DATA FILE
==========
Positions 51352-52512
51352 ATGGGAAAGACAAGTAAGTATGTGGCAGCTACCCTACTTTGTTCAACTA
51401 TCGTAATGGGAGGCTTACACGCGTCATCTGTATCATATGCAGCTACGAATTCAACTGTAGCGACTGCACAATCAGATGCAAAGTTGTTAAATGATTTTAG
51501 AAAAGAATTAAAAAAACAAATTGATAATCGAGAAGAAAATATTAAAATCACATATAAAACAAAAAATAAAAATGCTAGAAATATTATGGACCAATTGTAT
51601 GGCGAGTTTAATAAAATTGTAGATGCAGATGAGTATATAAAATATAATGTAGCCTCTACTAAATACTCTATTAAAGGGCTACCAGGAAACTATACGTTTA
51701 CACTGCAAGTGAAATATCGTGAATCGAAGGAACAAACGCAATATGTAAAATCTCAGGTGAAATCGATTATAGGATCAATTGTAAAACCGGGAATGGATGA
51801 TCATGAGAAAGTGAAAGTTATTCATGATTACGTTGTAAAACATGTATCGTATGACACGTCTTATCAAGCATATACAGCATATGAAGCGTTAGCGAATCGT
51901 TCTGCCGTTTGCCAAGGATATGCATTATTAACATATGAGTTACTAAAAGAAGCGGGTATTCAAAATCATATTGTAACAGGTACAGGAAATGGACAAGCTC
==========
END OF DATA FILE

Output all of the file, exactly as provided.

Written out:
Positions 51352-52512
51352 ATGGGAAAGACAAGTAAGTATGTGGCAGCTACCCTACTTTGTTCAACTA
51401 TCGTAATGGGAGGCTTACACGCGTCATCTGTATCATATGCAGCTACGAATTCAACTGTAGCGACTGCACAATCAGATGCAAAGTTGTTAAATGATTTTAG
51501 AAAAGAATTAAAAAAACAAATTGATAATCGAGAAGAAAATATTAAAATCACATATAAAACAAAAAATAAAAATGCTAGAAATATTATGGACCAATTGTAT
51601 GGCGAGTTTAATAAAATTGTAGATGCAGATGAGTATATAAAATATAATGTAGCCTCTACTAAATACTCTATTAAAGGGCTACCAGGAAACTATACGTTTA
51701 CACTGCAAGTGAAATATCGTGAATCGAAGGAACAAACGCAATATGTAAAATCTCAGGTGAAATCGATTATAGGATCAATTGTAAAACCGGGAATGGATGA
51801 TCATGAGAAAGTGAAAGTTATTCATGATTACGTTGTAAAACATGTATCGTATGACACGTCTTATCAAGCATATACAGCATATGAAGCGTTAGCGAATCGT
51901 TCTGCCGTTTGCCAAGGATATGCATTATTAACATATGAGTTACTAAAAGAAGCGGGTATTCAAAATCATATTGTAACAGGTACAGGAAATGGACAAGCTC